Congresswoman of Illinois’ 17th district Cheri Bustos sent her legislative aid Leighton Huch to meet with members of Knox’s TRIO program last Friday. Bustos’ team is collecting the stories of TRIO students to present in Washington D.C. next week as Congress prepares to reauthorize the Higher Education Act.
The Higher Education Act controls requirements and regulations for TRIO and other aid programs. Recently, the House of Representatives created a bill called the Prosper Act, outlining a number of changes to national education. At the same time, President Trump’s proposed education budget would eliminate TRIO as it stands and consolidate it into another program titled Get Up.
The Prosper Act would require Knox to provide 20 percent of TRIO’s total budget. Prosper would also set aside special funds for new programs, funneling money away from TRIO. Director of Knox’s TRIO Achievement Program Risa Lopez said there is currently a misconception that new aid programs do not have equal access to funding.
“We’ve been meeting our objectives, we have success rates over 90 percent and the idea that that can be jeopardized over really a false claim that new programs can’t get to those dollars is just alarming,” Lopez said.
The Prosper Act would also reroute funding for TRIO programs from the federal to state level. This could pose a serious issue for the 185 Knox students in TRIO.
“The problem with that is all the states are in all different kinds of states of disarray right now and the financial stability of the state of Illinois was one of the lowest in the nation here not that long ago,” Lopez said. “It would make a devastating impact to have all of the funding for all those programs and all those students then be tied up in state budget issues as well.”
In Trump’s proposed budget, TRIO would be consolidated into Gear Up, an outreach program with similar goals. However, federal funding for TRIO depends on the program’s successful history. If the Prosper Act passed, it would mean starting from scratch.
Bustos is a member of the TRIO Caucus in Washington, D.C. Huch also visited Carl Sandburg College, Black Hawk College and other institutions in the region. Bustos’ team wants to give first generation and low-income students threatened by these changes a voice in Congress. Lopez said Huch seemed moved by the student leaders’ stories.
“Basically she said, ‘when I’m looking at the budget and legislative items, I see a line that says TRIO, that’s what we’re talking about,’” Lopez said. “But when she came and got a chance to interact with students in the program, it really put a face to that line item and she referenced it as kind of the highlight of her week; going into schools and getting to hear from students.”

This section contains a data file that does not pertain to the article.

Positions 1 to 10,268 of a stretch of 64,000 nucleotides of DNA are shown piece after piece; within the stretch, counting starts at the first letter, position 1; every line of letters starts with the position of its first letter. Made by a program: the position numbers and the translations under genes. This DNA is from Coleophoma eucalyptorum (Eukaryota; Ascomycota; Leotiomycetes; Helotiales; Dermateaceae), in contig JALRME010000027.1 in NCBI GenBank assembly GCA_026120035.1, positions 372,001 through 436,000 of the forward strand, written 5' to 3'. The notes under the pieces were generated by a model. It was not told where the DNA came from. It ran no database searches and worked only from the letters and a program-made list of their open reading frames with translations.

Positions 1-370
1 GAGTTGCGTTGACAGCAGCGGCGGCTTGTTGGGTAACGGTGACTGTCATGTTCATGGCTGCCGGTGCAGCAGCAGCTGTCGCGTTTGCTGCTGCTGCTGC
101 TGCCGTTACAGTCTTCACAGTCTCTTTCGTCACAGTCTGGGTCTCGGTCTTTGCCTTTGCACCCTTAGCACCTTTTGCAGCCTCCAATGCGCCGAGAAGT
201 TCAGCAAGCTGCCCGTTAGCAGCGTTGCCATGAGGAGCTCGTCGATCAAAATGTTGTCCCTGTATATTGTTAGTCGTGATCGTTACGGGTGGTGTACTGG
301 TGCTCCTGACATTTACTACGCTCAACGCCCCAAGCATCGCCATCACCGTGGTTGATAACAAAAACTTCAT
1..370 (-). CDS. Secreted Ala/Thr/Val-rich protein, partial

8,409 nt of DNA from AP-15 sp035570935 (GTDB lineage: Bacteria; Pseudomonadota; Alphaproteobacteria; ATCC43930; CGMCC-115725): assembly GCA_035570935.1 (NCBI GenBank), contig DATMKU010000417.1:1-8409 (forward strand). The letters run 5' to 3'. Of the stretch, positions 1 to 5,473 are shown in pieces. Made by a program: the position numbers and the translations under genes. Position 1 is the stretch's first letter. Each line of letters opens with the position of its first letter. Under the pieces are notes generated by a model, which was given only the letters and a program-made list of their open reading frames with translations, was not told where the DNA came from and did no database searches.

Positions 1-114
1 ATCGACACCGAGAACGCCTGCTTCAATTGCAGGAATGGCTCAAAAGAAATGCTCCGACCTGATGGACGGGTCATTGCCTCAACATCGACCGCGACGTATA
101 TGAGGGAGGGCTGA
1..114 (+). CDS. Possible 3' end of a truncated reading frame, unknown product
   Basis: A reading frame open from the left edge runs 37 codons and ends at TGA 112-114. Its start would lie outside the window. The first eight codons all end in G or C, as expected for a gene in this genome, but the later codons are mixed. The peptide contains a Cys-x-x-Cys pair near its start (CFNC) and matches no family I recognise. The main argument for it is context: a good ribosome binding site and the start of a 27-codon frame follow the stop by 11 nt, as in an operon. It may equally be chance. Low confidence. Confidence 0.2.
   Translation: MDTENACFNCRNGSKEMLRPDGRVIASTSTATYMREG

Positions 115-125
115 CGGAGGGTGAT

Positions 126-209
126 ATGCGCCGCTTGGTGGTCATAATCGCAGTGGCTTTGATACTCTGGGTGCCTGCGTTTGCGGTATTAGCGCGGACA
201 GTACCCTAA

TRIO provides crucial resources to low-income and first generation students. For junior Jaki Herrmann, TRIO has been key in learning how to use resources on campus and access opportunities.
“Freshman year, some of my friends, their parents were sending them internships and they knew about them because they had friends that were working in these professional places and my parents didn’t have that,” Herrmann said. “My parents are just working middle class jobs and they don’t really do much besides work and put the food on the table and stuff so it’s like they don’t know how to go and find internships. They didn’t do internships when they were younger, they did jobs, they did the hard work.”
TRIO also helps low income students find jobs on campus. The TRIO bridge program for first-year students has prioritized helping participants find work.
“If you’re a low income student, you don’t have time to wait around like some of these other people do,” Hermann said. “Because they just want a job on campus, they don’t necessarily need one as much as someone who is low-income. You need to be more prepared than your peers which is difficult to do if you don’t know how to use these resources which TRIO teaches you how to use.”
After she graduated high school, sophomore Soko Cheng spent a year earning money to pay for college. She entered Knox feeling alone and anxious about resuming her education.
“It was hard going back into academics after taking the year off, so I was kind of scared of like, ‘I don’t know how college will be, it’s been a year since I’ve had to speak French or do math,’” Cheng said.
Cheng is one of 13 children. Most of her siblings have left school due to a lack of support and resources. Many of the schools they attended did not have TRIO programs. For Cheng, TRIO has been an important support system, helping her use resources and build connections at Knox.
“As a person who is used to being independent and not seeking help, TRIO has taught me . . . that it’s okay to ask for help,” Cheng said. “And that’s the biggest thing, they really advocate for students.”
Cheng’s parents, who came to America from Cambodia as refugees, encouraged their children to succeed academically but did not go on to higher education themselves.
“I always assumed that I would be trying to figure out how to do things on my own, like figuring out FAFSA, doing my taxes. It was kind of scary,” Cheng said.
TRIO is currently the biggest line item in the education budget, making it a target for smaller programs looking to increase their own funding. Lopez said that despite its relatively large budget, the program is serving less than 11 percent of eligible students in the U.S.
Lopez said there appears to be little chance of the Prosper Act and Trump’s budget proposal finding much support in Congress. She hopes to see the TRIO program grow in the near future.
“It’s what we learn about in classes about social justice, about power and privilege,” Lopez said. “It plays out on this campus and TRIO is a space where not having that money doesn’t mean that you don’t have power or value. That’s why I do it.”